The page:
Nevertheless, the trend toward deindustrialization can’t be denied. In the richest countries, this trend began in the late 1960s — and many emerging economies have also experienced “premature deindustrialization” in recent decades, according to Benanav. In Germany, the share of employment in manufacturing has not declined as rapidly as in the United States or the UK, but here, too, it has fallen from 29 percent in 1970 to 17 percent today.
This partly owes to the subsiding of the historically unique postwar boom, and partly to the fact that Japan and Germany has fully rebuilt from wartime damage and are now starting to flood the world market with their industrial products.
Since then, manufacturing has struggled with structural overcapacities. In the 1950s and ’60s, global industrial production grew at an average annual rate of 7.1 percent, but this fell to 4.8 percent in the 1970s and was as low as 3 percent between 1980 and 2007.
This stagnation has characterized developed economies for decades. The secure manufacturing jobs of the postwar era have gone away in favor of mostly poorly remunerated and precarious service sector jobs. One exception has been China — and, to some extent, Germany. It long maintained a relatively high level of industrial employment, primarily through an aggressive export strategy, through which Germany secured an ever larger share of the slower-growing market for industrial goods.
Since the financial crisis at the latest, Germany has also been said to have “exported” its unemployment: Through “wage restraint,” cuts in social security spending, a powerful industrial sector, and a relatively undervalued euro, it has outmaneuvered the rest of the world — and especially the European periphery.
This strategy is based on depressing consumption — and thus the living standards of the German masses. As a result, Germany tends to import less from other countries and export all the more, leading to enormous trade surpluses. Time and again, Germany has been called upon to consume more in order to reduce the imbalance — Trump probably did so most vehemently, but Obama called for the same thing, and in 2017 Emmanuel Macron termed Germany’s trade surpluses “unsustainable.”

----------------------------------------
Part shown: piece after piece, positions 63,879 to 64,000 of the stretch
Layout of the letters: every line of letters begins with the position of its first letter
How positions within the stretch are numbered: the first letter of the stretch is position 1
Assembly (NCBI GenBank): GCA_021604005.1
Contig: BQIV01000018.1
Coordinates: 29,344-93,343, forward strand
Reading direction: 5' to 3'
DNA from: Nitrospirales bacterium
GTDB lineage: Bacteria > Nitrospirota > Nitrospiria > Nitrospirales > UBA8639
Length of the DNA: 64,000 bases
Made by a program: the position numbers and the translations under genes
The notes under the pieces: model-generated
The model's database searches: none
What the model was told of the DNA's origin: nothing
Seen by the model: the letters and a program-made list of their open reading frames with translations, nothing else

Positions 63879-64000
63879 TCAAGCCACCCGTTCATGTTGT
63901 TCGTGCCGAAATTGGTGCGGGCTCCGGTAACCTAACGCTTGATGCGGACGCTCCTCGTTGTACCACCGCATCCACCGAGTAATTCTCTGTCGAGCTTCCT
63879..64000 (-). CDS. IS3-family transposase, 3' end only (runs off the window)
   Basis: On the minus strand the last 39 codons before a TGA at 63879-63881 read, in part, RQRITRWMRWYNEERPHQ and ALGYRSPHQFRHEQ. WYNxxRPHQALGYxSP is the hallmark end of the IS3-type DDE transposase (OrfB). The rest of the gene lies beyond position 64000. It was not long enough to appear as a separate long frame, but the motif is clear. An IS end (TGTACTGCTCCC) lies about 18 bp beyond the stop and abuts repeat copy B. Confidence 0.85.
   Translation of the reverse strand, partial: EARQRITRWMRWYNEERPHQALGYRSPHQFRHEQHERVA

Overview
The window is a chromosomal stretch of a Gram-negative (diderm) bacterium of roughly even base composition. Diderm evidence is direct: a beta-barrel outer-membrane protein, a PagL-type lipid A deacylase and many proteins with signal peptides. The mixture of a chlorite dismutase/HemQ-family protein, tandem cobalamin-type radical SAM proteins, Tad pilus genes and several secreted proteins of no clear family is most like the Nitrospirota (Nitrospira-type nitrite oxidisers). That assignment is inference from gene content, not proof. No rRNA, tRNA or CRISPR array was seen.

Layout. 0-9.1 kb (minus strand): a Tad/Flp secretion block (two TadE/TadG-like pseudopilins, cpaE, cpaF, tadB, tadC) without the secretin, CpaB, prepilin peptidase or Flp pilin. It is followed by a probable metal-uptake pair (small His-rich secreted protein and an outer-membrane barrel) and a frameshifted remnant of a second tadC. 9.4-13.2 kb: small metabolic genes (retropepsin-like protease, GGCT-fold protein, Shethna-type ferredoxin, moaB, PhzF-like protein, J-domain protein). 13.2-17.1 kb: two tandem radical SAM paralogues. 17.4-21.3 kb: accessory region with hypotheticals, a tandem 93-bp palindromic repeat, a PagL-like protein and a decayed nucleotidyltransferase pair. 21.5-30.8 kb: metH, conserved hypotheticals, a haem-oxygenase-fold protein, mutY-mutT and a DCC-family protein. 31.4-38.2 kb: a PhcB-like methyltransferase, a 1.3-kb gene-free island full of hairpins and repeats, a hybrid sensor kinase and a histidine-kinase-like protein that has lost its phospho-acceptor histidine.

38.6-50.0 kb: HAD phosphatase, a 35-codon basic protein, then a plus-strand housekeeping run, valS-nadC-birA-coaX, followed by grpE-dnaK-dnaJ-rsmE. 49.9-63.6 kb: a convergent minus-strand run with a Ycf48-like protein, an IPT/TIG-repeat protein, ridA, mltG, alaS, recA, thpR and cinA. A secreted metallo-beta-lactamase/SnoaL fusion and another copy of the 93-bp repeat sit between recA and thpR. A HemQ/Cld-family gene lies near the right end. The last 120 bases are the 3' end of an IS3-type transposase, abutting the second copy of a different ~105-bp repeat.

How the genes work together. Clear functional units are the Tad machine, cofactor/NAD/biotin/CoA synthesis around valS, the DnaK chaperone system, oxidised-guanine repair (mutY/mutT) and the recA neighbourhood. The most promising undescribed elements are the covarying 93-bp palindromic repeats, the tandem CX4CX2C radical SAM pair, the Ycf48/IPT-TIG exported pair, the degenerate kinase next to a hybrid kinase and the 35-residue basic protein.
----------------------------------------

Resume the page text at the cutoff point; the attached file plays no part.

Nevertheless, Germany continues to cling to this arrangement, because it is extremely profitable for its major export-oriented corporations. The price is also paid by the German workforce, as Michael Pettis and Matthew Klein describe in their Trade Wars are Class Wars. Germany’s success, they write, is based on “its relentless focus on the competitiveness of its [exporting] industries … massively shifting the balance between workers and capital owners.”
The automotive industry is a key aspect of the German export strategy. In 2018, 75 percent of cars manufactured in Germany were sold abroad. That same year, the auto industry accounted for 18 percent of all German exports. With the global demand for passenger cars stagnating, there is only one way to keep employment numbers stable: to steal a march on international competitors. As a BMW chairman once said, “There are too many cars in the world, but too few BMWs.”
To beat the competition, the German auto industry has resorted to the usual tactics. For one thing, working conditions were worsened and personnel costs cut. It is true that the German car industry probably still boasts the best industrial jobs in the world, but only for the core workforce. Increasingly, it relies on precarious and temporary workers, too. As Oliver Nachtwey describes in Germany’s Hidden Crisis, subcontracted workers sometimes work shoulder to shoulder with their full-time and still-protected colleagues. When jobs are cut, they are the first to lose out.
To reduce labor costs, entire components of the production process have been relocated abroad, especially in Eastern Europe. Components are produced under much harsher working conditions in countries like Hungary, before being sent for final assembly in German factories. Despite its nationalist rhetoric, Viktor Orbán’s government caters to German capital’s every wish. A 2019 law to extend working hours has been called a “slave law,” “Lex Audi” and “Lex BMW” by Hungarians.